What a shame EA! Fuck off, i go to steam :-)
Since you are open to discussion and critics i would suggest you to use less aggressive language when you are on the internet. I would try something like, "Hey Cem, this is great material and thanks for the article. As far as i know from 80lvl Facebook group you can improve the performance or you may consider dropping the price. Keep up the good job." It doesn't have to be the same words but this kind of attitude would lead to a softer conversation because your intention will be clear.
@firstname.lastname@example.org Is there any link or video for the cheaper solutions that you mentioned before? Please share them. I haven't seen any cheaper, faster, HD, loopable and adjustable "normal map" flipbook video that you said in your first post. I would be happy to compare the results in realism.
Check out Rafael Chies talk about the way he created his amazing stylized project.
Thank you! This project started when Wacom approached me and asked if I was willing to make a tutorial from my previous project, that house from Beauty and the Beast, as I wanted to make a new project I said that I would love to create a tutorial but from a brand new piece. We made a poll with some themes for the new project and “The Burrow” ended up winning (Luckily that was my favorite theme). I really enjoyed to work with Wacom and I hope to make more projects with them in the future.
As I didn’t have a concept art to follow, I mean, I had the house from the movie and some other references, but I wanted to create something new instead of a reproduction. So I started to make the basic blocking in Maya basically to understand and define what I was looking for as my own concept. I’ve worked only with simple shapes and when I was finally happy with the result of the house’s idea and structure, I started to model everything in Maya, especially nonorganic shapes. It was only after that step that I went to ZBrush.
Inside ZBrush, I sculpted details on shapes that already were more defined and basically changed everything on other shapes that I wasn’t happy with. For those that I just detailed was easy to export only the maps from ZBrush, for those that I had to change a lot the silhouette, I had to make the retopo before exporting the maps.
Well, I’ve modeled in Maya the plants, rocks and all the flowers, either the red ones that appear on the bottom of the scene or the white ones. Then I put them in Substance Painter and created all the materials in a procedural way. For the trees and bushes, I used the Speed Tree. To spread all these elements on the scene I used an old plugin for Maya called SpPaint, which I like so much even if it’s old because it works very well. The mushrooms are from Megascans.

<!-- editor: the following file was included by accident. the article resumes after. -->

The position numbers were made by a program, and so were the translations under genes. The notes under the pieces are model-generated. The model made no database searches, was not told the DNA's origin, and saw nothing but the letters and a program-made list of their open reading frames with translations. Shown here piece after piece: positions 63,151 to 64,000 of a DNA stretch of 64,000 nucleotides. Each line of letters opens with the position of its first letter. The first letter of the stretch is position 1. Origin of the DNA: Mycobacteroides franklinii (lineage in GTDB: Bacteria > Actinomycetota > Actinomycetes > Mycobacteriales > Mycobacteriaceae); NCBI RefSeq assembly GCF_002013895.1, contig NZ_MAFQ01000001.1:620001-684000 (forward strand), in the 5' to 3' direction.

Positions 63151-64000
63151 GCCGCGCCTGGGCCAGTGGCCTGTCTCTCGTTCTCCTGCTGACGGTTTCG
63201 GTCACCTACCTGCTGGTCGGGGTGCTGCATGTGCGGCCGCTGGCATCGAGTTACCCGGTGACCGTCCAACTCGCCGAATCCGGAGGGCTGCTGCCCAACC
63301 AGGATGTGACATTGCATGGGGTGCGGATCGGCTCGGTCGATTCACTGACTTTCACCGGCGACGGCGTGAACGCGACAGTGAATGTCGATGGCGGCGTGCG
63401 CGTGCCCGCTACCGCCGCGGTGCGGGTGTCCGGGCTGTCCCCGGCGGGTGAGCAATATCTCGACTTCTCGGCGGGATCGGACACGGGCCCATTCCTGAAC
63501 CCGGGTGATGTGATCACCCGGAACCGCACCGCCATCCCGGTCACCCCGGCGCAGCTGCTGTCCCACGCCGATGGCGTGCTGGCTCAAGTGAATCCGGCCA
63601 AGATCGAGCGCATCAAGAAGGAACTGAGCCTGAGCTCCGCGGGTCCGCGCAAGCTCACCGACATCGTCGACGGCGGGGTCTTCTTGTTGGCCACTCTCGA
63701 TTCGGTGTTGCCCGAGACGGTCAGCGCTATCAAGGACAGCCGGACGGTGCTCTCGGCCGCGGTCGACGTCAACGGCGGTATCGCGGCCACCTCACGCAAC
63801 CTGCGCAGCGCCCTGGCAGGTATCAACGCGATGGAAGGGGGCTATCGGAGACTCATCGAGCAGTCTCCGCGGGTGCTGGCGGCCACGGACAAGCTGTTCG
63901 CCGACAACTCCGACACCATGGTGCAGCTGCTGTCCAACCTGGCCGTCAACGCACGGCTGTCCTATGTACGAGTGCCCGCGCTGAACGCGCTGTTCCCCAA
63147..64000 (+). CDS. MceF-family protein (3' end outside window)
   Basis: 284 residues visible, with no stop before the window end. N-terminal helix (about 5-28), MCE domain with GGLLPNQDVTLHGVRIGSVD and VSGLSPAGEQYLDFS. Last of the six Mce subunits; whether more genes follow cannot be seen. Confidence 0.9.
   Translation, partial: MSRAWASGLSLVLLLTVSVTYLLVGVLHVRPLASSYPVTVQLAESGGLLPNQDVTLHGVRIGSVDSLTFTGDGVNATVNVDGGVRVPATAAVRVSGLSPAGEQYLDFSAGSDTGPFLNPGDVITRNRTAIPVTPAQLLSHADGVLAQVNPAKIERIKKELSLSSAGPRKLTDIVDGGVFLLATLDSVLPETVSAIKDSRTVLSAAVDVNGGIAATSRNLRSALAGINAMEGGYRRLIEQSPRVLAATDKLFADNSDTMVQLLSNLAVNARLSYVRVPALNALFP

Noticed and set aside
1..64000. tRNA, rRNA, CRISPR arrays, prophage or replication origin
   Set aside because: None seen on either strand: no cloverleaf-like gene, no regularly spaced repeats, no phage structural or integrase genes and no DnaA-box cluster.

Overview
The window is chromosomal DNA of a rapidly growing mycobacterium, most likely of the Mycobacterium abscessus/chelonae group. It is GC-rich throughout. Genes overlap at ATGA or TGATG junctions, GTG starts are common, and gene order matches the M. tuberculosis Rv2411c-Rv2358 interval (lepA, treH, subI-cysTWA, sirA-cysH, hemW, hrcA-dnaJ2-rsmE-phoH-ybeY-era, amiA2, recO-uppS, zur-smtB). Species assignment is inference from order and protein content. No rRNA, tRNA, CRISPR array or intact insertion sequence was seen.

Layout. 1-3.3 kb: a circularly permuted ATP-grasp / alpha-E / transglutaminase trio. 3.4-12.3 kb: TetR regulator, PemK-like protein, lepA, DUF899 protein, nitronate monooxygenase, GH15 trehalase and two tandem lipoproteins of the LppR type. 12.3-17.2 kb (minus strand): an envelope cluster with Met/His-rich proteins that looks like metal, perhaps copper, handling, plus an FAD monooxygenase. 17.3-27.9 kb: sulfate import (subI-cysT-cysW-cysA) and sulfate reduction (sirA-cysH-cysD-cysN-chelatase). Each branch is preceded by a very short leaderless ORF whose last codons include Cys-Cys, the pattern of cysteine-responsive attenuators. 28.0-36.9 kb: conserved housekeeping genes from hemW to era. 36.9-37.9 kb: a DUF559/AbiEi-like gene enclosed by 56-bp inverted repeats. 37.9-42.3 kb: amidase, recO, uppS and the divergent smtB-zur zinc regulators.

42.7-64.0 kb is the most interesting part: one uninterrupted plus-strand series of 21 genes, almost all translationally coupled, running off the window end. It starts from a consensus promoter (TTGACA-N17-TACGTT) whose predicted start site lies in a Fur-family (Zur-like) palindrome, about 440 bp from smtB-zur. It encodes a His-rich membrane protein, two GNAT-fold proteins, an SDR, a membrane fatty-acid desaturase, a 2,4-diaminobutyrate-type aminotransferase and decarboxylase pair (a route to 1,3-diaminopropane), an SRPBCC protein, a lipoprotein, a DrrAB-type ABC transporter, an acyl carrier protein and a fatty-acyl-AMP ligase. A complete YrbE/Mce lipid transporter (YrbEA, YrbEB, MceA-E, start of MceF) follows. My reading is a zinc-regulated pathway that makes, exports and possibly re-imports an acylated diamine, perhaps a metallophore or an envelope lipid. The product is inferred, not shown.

Basically, for all the scene materials I used Substance Painter. In this scene, I used photoshop mainly to make the final composition and some minor adjustments to the textures. For the ground, I created a Redshift Material Blender (and displacement blender) and masked the areas where I wanted to have dirt, small rocks, dirt, and grass.
I’ve made them directly in Substance Painter. To add realism to the materials, I always like to imagine a story behind every object. In this case, I thought that it could be about a wood that was repainted at least twice, perhaps in very different times, and certainly a long time ago, and it was also for this reason that I decide to put on some colors instead of leaving the woods in the natural color, as the original one is. The colors emphasize the idea that the house has suffered the time effects, the lack of maintenance, a natural wearing. To give this desired effect, I’ve created a wood base in Substance Painter, raw, not so saturated to seem a natural lost of saturation over the time, then I’ve created a fill layer with more thickness, to seem really peeled off, and it’s important to change the roughness because it is a different material, in this case, it’s paint and not wood. Then I’ve duplicated the Paint layer and changed a little bit the color, roughness, height and overall attributes to transmit the idea that this paint layer is newer than the old one. After all, I added layers of dust, moss, dirt, and damage to it.
Redshift always helps me because I can make a lot of details and, still, it’s a fast renderer, so it makes my work so much easier and this way I can focus so much more in my creative process, in the visual, without the need to make huge technical optimizations. The lighting is very simple, it’s an HDRi and a sunlight. Using HDRi is crucial, it makes the reflections and overall appearance of the surfaces much more complex and realistic if you use only the sky as an environment, your objects lose their equilibrium and fascination. For the overall materials I’ve only put the textures from substance painter in Redshift Materials, I’ve only made some custom shader for those with translucency or subsurface scattering.